Beyond that, it's mostly meme warfare, such as the NAFO movement or channels like Ukrainian Meme Forces or Saint Javelin. Another interesting phenomenon is that several Twitter feeds feature Russian propaganda intended for its domestic audience – or rather, presented in its purest form, that of clips taken from Russian TV. Watching these is like being the protagonist of a Lovecraft novel, whose mind is slowly but surely rotting away from the call of Cthulhu.

The third front: TikTok

It's common knowledge that anything invented after your 35th birthday is contrary to the order of nature, absolute nonsense, and a sure sign of the decline of civilization and the coming apocalypse. Well, for me, that's basically TikTok. Of course, out of sheer professional curiosity, I watched and observed it from a safe distance, but I've never really got the feel for it. I'm not a part of the target audience, that's clear – and that didn't change much in the three weeks of the experiment.

Everyone says that TikTok is a hotbed of Russian propaganda, but by contrast, the first content I came across was quite neutral: a dachshund wagging its tail, a toddler dancing, a girl jumping around in a gym, a guy eating a hamburger in a disgusting way, 53,234,254,325 girls singing and/or shouting in random languages into the camera. The first Hungarian content I came across was a video of a school graduation with the caption "congratulations to Rafael and his family", followed by a lame advertisement with the promise "how to make hundreds of thousands of forints as an unemployed person." It's all so devastatingly pointless – I've never felt like such a boomer.

It is not helped by the fact that users are very creative and effective in testing the limits of the algorithm as to what does and does not count as sexual content. At the moment, it's typically a frontal cameltoe placed two inches in front of the camera with pubic hair peeping out of a bikini bottom. If anyone is going to repeat this human experiment, here's a word of advice: don't try to do the TikTok part on public transport, where every Tom, Dick, and Harry can see your phone.

Three weeks later

Of the three platforms, TikTok was by far the fastest to understand what I was looking for based on my searches; it was frighteningly quick and effective to zero in on the war content. Now roughly half, maybe two-thirds of my feed is war propaganda, the rest is practically noise. This can result in some rather bizarre sequence patterns when scrolling: Putin speaks → a teenager pops a gigantic pimple → battlefield video of a drone strike → someone washing their feet with Coke → shot-up houses somewhere in Bakhmut → Putin photoshopped into a champagne DiCaprio meme → a chiropractor claiming to be able to fix anything → a very haggard, wounded soldier gesturing to the camera → a girl showing off her tongue piercing.

The war content is 99% propaganda, 90% of which is Russian, and 0% subtle. The biggest trend is to place little flag emojis on videos of dogs fighting so that everyone gets the metaphor. Of course, the big, calm one is always the Russian, the neurotic aggressor is the Ukrainian, and the one yapping in the background and then slinking away when the Russian mauls the Ukrainian is the American. There are probably a million of these videos.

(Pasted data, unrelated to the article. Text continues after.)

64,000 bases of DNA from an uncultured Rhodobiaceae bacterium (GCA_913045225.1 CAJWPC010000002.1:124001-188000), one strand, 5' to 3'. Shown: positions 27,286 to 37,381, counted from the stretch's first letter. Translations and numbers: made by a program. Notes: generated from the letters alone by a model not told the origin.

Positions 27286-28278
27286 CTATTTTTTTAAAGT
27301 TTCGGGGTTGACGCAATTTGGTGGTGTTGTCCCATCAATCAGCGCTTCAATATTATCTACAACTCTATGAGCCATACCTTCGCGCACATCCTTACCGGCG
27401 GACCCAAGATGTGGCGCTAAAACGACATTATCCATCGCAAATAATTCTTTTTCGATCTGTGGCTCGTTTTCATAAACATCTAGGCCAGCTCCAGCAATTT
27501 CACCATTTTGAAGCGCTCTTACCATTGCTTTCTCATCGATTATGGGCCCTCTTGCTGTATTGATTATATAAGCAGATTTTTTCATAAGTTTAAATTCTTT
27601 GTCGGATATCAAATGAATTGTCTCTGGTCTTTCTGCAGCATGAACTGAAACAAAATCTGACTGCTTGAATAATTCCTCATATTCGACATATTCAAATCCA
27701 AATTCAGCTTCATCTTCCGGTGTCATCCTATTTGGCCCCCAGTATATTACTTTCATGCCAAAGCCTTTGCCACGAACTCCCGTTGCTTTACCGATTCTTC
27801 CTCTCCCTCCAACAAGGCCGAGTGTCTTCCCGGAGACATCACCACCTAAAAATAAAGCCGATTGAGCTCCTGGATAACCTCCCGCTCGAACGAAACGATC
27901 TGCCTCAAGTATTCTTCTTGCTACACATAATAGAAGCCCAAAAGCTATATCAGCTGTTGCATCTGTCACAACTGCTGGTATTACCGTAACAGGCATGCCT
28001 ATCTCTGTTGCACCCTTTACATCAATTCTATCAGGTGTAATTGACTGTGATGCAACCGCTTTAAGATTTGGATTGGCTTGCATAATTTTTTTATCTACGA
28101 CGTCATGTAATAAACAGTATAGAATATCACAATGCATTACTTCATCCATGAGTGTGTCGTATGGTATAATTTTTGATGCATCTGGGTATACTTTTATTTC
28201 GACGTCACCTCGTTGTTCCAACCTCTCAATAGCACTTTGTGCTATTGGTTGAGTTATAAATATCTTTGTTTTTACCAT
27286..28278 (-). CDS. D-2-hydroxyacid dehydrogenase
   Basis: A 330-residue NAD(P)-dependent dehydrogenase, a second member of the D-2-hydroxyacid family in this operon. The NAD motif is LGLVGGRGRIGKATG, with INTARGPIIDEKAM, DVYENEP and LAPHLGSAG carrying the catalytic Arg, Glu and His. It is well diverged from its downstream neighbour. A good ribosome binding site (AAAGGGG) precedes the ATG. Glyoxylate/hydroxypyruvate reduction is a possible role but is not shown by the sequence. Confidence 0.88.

Then there are some pretty brutal battlefield videos, a lot of subtitled Putin speeches (but I even got Viktor Orbán subtitled in Romanian), videos of individuals spewing out sweeping world views into the camera in 20 seconds, or the most pointless, when the video is a screenshot of the first two paragraphs of a Mandiner or Vadhajtások article or even a Facebook comment thread with emojis bouncing around plus some music from the Balaton Sound festival from 6-8 years ago.

It's particularly true for TikTok that the stimulus threshold is extremely high, and a video has just a few seconds to grab the viewer's attention before they scroll on. Accordingly, every content producer goes to extraordinary lengths to make their videos flashier than others'. The end result is like replacing the battery in the cymbal-clapping monkey toy with the ARC reactor from the Iron Man movies, and then putting 10,000 of them in a room with you sitting in the middle. There is probably some very deep, visceral level of war propaganda at work in this setting, but I rather suspect that for the Russians this is just another tap from which their narrative must flow, because nothing else is flowing.

Three weeks of war

I started dozens of paragraphs above by saying that war propaganda is like a bear, and now, three weeks later, I can absolutely confirm that. I mean, in the sense that you can recognize it from far away, and it is better not to go near it but to observe it from a distance, cautiously, and then withdraw. I have been bombarded with propaganda in varying quantities and forms on the three platforms, but across the board I have received far more than a healthy amount. Mostly pro-Russian, but even Ukrainian as well. But what I got almost none of, or only traces of, when I searched for the war was real news stories, analyses and so on. Yet they do exist on these platforms (on Facebook and Twitter, at least), and there are plenty of them, but if we put our fate in the hands of the algorithm, it doesn't really come up with any of it.

And this was the biggest lesson of the experiment for me (apart from the fact that I'm too old for TikTok): if you use social media consciously and sensibly, it can show you some super cool things. But if you let the algorithm use you, well…did I mention what happens when you poke a bear too much?